There is a great site about Brindle horses filled with information to check it out go to THE BRINDLE HORSE SITE             

Below are a few different pictures of some of my inheritable brindles and the way their coats come out. Most have pretty much the same “Brindle Characteristics” They have raised hair that is darker then the other hair. Sharon Batteate that has done over 18 years of discovery on Brindles whom has the Brindle Horse Site had told me about how many Brindles have certain“traits” (see coat page) like what she calls “moth eaten” and until these two fillies of mine started to get their winter coat (pictured here) I didn’t know what she really meant until they started to display it. Another thing that Sharon has noted is some Brindles display thinning hair on the top of the tail, forelock, and mane.  As you can see in some of the pictures below the top of some of their tails almost looks like they have been rubbing on them, even though they have not.             

This picture below is of the mare “Ima Star Moon Bar” (aka: Star) which is the mother or grand dam of most all “inheritable brindle” gened horses pictured below. She was once owned by Sharon Batteate and I was fortunate enough to have the opportunity to get her from Sharon and follow along this mares lines to carry on her legacy, which I did.

2 Seasonal Brindles by Ima Star Brindle Bar X Ima Star Moon Bar on the top side (not owned by me)




This is “Girly Girl” I had her for just a short time before selling her to the UK England – If they end up breeding her there I will try and update site to show what she ended up having. she is double bred brindle, hence the more vibrant pattern

INHERITABLE BRINDLE PATTERN appearance below, on this line of horses but NOT all

I had leased “Stars” son Ima Star Brindle Bar (aka:Punky) and the foals below unless otherwise noted in the “inheritable brindle section” are his. Most all of these foals are SINGLE gene inheritable bred.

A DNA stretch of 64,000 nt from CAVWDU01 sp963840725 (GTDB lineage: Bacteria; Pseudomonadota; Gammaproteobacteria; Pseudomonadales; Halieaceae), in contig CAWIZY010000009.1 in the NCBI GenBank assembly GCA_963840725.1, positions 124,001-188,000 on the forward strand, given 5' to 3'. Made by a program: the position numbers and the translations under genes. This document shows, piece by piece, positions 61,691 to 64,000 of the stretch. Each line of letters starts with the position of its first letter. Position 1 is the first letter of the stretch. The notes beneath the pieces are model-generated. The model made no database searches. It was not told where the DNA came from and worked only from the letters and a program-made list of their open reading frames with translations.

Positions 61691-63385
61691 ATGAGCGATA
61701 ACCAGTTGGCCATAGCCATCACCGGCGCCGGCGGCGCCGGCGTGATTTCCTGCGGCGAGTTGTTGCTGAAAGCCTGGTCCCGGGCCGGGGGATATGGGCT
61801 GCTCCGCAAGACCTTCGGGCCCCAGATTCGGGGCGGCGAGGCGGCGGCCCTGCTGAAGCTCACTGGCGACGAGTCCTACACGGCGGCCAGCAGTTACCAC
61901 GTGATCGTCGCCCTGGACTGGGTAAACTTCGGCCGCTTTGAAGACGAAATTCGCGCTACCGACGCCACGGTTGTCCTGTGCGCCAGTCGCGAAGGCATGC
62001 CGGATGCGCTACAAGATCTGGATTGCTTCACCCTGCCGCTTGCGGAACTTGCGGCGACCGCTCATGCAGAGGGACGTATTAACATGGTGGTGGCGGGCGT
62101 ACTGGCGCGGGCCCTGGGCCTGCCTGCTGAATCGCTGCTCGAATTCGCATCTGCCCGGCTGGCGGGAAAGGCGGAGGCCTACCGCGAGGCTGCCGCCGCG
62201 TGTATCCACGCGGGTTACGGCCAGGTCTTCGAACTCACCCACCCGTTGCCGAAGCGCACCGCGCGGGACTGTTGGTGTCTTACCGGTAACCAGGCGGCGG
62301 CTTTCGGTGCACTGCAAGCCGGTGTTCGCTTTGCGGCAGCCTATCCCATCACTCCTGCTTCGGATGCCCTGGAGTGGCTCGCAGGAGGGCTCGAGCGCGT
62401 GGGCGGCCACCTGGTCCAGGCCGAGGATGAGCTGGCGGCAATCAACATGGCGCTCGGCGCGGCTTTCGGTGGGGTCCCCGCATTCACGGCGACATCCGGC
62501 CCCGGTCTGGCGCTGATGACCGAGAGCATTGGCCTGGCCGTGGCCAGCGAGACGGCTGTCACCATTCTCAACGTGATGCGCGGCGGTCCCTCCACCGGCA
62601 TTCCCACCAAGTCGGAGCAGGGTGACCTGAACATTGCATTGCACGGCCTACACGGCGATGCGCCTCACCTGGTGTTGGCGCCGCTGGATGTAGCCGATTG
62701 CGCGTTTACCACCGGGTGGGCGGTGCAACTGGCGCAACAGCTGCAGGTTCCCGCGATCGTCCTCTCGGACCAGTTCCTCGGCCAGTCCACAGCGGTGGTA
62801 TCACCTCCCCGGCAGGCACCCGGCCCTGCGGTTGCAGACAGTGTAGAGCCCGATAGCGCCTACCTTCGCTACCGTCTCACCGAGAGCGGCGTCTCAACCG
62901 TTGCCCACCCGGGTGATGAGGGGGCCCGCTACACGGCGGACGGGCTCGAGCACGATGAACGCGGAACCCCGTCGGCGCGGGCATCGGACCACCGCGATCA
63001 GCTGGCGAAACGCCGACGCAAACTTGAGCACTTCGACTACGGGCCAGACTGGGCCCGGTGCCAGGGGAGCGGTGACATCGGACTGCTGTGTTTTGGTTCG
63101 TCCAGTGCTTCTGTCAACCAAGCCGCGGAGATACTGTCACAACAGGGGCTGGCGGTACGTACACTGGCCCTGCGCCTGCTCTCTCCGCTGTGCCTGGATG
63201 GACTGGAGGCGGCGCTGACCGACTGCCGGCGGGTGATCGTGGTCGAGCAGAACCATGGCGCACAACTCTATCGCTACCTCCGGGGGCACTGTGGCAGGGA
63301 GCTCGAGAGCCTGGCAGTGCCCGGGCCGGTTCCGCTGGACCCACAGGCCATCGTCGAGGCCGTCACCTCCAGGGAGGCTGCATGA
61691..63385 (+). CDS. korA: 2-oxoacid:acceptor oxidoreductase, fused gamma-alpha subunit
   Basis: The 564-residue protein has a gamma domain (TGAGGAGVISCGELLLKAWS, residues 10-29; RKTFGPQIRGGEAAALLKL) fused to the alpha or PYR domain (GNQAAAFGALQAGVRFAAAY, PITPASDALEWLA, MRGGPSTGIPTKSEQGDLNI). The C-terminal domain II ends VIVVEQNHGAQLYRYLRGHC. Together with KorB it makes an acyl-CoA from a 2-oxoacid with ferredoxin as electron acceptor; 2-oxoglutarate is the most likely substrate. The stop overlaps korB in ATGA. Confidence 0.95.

As you can see below the 2005 weanling dun filly is on the left and a buckskin filly on the right, and with the close up  picture they are getting their winter coats and it almost appears that someone took scissors to them or another horse was biting at them to make these marks but it’s actually the difference in how the hair grows with the brindle hairs. All of the faint lines you see on their body are the streaks of Brindle.  









Two Buckskins below are half sisters(two different sires, same dam) in their fall/winter coats  the filly on the right is DOUBLE bred with the inheritable brindle gene .







2005 Dun Brindle filly, Fall 2008 picture on left and spring ’09 on right.











I know some of these pictures are not the best but I’m trying to post the ones you can faintly see. This is a Dun filly and picture on left is in winter of ’08 and the picture on the right is spring of ’09

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extremely hard to capture the “inheritable brindle” pattern on most horses at any time of the day.


This is a black brindle when she is sun faded out. The far right picture of her hind end is a fall picture of her winter coat coming in.